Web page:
Academic journal article Austrian Journal of South - East Asian Studies

Giving Trends in Myanmar: More Than Merit Making

Academic journal article Austrian Journal of South - East Asian Studies

Giving Trends in Myanmar: More Than Merit Making

Article excerpt

INTRODUCTION

Myanmar has a reputation for generosity. According to the World Giving Index, Myanmar has topped the list as the number one giving country in the world for the past three years. Developed by Charities Aid Foundation, this index creates a picture of generosity by measuring people's behavior in terms of charitable action, with a special focus on how frequently people help a stranger, donate money, and volunteer their time for charity. In addition to placing first for donating money to charity from 2014-2016, Myanmar placed first also for volunteering time and donating money in 2015, the first country to be placed at the top for two of the three ways of giving since 2010 (Charities Aid Foundation, 2015, p. 5). In the 2016 report they increased their overall score as a result of an increase in both volunteering time and helping a stranger (Charities Aid Foundation, 2016, p. 21).

Myanmar's achievement as the number one giving country in the world is all the more surprising in that Myanmar is one of Asia's poorest countries. The fact that Myanmar, while ranking as one of the least developed countries in the world, can demonstrate such strong generosity and is, in fact, the leader of the world giving index, confounds conventional wisdom that assumes that people practice generosity out of their abundance. According to data from the Charities Aid Foundation Giving Report 2016, 91% of the people in Myanmar donated money during the survey month, yet the Asian Development Bank research suggests that one quarter of the population remains below the poverty line (UNDP, 2015). In other words, whether rich or poor, young or old, and across religious and ethnic lines, Myanmar people give money more regularly than anywhere else in the world. Similarly, Myanmar's excellence in giving is not shared by other ASEAN or Buddhist countries. Apart from Indonesia, there is neither any other ASEAN nor Buddhist country on this list. Additionally, the gap between Myanmar and the closest competitors for the title of most generous nation is wide. Countries ranked from number two through to number ten are within nine points of each other, whereas Myanmar is 16 points ahead of the nearest competitor, the Muslim nation of Indonesia. This data suggests that Myanmar generosity cannot be simply explained as an 'Asian' or 'Buddhist' practice. Ironically, only five of the G20 countries are in the top-ten list of countries in the 2016 World Giving Index (Charities Aid Foundation, 2016).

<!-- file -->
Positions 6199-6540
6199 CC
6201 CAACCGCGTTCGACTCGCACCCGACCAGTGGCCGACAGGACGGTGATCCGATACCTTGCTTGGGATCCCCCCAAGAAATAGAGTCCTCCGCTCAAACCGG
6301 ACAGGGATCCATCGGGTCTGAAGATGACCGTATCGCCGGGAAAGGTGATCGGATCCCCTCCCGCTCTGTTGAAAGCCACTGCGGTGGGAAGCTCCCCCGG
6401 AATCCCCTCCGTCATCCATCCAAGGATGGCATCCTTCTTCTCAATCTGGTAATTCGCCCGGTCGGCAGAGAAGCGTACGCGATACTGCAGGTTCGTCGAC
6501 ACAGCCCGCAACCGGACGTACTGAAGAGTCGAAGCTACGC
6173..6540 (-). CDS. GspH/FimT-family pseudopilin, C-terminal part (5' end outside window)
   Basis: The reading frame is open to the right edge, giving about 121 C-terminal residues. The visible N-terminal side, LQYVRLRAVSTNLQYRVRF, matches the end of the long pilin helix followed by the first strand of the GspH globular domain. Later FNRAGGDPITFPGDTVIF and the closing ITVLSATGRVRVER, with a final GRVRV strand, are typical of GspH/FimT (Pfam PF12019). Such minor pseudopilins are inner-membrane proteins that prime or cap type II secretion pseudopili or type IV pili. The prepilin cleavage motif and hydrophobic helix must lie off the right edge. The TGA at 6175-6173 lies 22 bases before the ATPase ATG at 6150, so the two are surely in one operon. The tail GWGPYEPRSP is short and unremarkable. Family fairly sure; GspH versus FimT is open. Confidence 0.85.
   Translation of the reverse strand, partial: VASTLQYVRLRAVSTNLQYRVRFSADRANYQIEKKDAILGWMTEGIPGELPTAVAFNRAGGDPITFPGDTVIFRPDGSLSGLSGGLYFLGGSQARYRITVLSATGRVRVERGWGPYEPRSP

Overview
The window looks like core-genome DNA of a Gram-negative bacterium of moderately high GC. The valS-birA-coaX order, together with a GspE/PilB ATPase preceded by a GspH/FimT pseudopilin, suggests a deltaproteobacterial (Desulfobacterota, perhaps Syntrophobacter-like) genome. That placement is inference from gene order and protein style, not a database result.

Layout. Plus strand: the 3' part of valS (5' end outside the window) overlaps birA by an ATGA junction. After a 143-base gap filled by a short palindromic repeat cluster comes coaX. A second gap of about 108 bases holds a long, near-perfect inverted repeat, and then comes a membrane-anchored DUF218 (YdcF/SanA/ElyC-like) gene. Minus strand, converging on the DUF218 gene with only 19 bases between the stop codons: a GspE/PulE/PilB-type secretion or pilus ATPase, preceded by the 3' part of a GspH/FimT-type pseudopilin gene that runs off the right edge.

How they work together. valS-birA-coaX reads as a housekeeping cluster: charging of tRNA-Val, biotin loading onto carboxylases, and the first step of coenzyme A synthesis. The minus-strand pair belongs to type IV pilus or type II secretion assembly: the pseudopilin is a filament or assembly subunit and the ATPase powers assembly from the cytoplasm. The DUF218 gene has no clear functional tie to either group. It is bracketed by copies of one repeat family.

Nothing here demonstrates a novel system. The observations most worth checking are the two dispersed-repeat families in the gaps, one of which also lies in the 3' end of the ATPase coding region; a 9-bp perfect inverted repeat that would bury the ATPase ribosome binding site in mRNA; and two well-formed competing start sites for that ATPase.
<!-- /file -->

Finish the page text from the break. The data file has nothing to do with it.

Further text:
MOTIVATIONS FOR CHARITABLE GIVING

Brown & Wong (2009) provide a review of the economics literature and summarize two differing explanations for the motivations underlying charitable giving. The 'public goods' model is exemplified by giving based on an anticipated private return to some form of public good, where everyone can benefit (Sugden, 1984; Warr, 1982). In contrast, the 'private consumption' model arises when donors derive utility from the act of giving, often because the public approves of such giving, which may benefit the donor (Arrow, 1972). For example, conspicuous donations or the "look at me" motivation (Dawson, 1988; Guy & Patton, 1989) may signal wealth, thereby enabling donors to interact with people in higher socioeconomic strata, as such networks are advantageous (Glazer & Konrad, 1996). However, Andreoni (1990) notes that donors may also receive a "warm glow" (p. 464) from making charitable contributions if the well-being of others enters their own utility functions, even when there are no social benefits (Andreoni, 2015; Makoto & Kotani, 2011) to donors, and when the beneficiaries of charitable giving are not known to the donors. Research by Guy and Patton (1989) and Dawson (1988) found that individuals donate because of intrinsic reasons such as to enhance their self-esteem, to reap public gratification, and to gain satisfaction and fulfilment through meetings one's obligation to others.

Rose-Ackerman (1982, 1996) proposes that people derive utility from charity only if they personally donate. …

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